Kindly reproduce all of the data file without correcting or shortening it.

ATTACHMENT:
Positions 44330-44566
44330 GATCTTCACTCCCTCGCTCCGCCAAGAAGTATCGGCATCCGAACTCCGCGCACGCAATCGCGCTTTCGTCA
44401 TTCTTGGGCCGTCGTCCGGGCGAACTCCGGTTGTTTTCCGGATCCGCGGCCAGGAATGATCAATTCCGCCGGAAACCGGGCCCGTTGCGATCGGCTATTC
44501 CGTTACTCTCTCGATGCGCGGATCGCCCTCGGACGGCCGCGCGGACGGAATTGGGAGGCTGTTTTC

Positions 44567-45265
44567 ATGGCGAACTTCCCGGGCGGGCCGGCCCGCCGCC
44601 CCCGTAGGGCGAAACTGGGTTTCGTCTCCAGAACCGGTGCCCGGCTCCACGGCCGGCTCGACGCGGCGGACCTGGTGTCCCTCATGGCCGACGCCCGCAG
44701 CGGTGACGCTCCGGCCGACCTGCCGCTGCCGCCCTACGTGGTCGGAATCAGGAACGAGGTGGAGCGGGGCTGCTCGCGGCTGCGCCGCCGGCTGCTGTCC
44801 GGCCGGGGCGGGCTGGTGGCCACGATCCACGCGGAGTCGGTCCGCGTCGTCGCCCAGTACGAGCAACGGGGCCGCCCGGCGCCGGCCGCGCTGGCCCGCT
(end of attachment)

Positions 44330-44566
44330 GATCTTCACTCCCTCGCTCCGCCAAGAAGTATCGGCATCCGAACTCCGCGCACGCAATCGCGCTTTCGTCA
44401 TTCTTGGGCCGTCGTCCGGGCGAACTCCGGTTGTTTTCCGGATCCGCGGCCAGGAATGATCAATTCCGCCGGAAACCGGGCCCGTTGCGATCGGCTATTC
44501 CGTTACTCTCTCGATGCGCGGATCGCCCTCGGACGGCCGCGCGGACGGAATTGGGAGGCTGTTTTC

Positions 44567-45265
44567 ATGGCGAACTTCCCGGGCGGGCCGGCCCGCCGCC
44601 CCCGTAGGGCGAAACTGGGTTTCGTCTCCAGAACCGGTGCCCGGCTCCACGGCCGGCTCGACGCGGCGGACCTGGTGTCCCTCATGGCCGACGCCCGCAG
44701 CGGTGACGCTCCGGCCGACCTGCCGCTGCCGCCCTACGTGGTCGGAATCAGGAACGAGGTGGAGCGGGGCTGCTCGCGGCTGCGCCGCCGGCTGCTGTCC
44801 GGCCGGGGCGGGCTGGTGGCCACGATCCACGCGGAGTCGGTCCGCGTCGTCGCCCAGTACGAGCAACGGGGCCGCCCGGCGCCGGCCGCGCTGGCCCGCT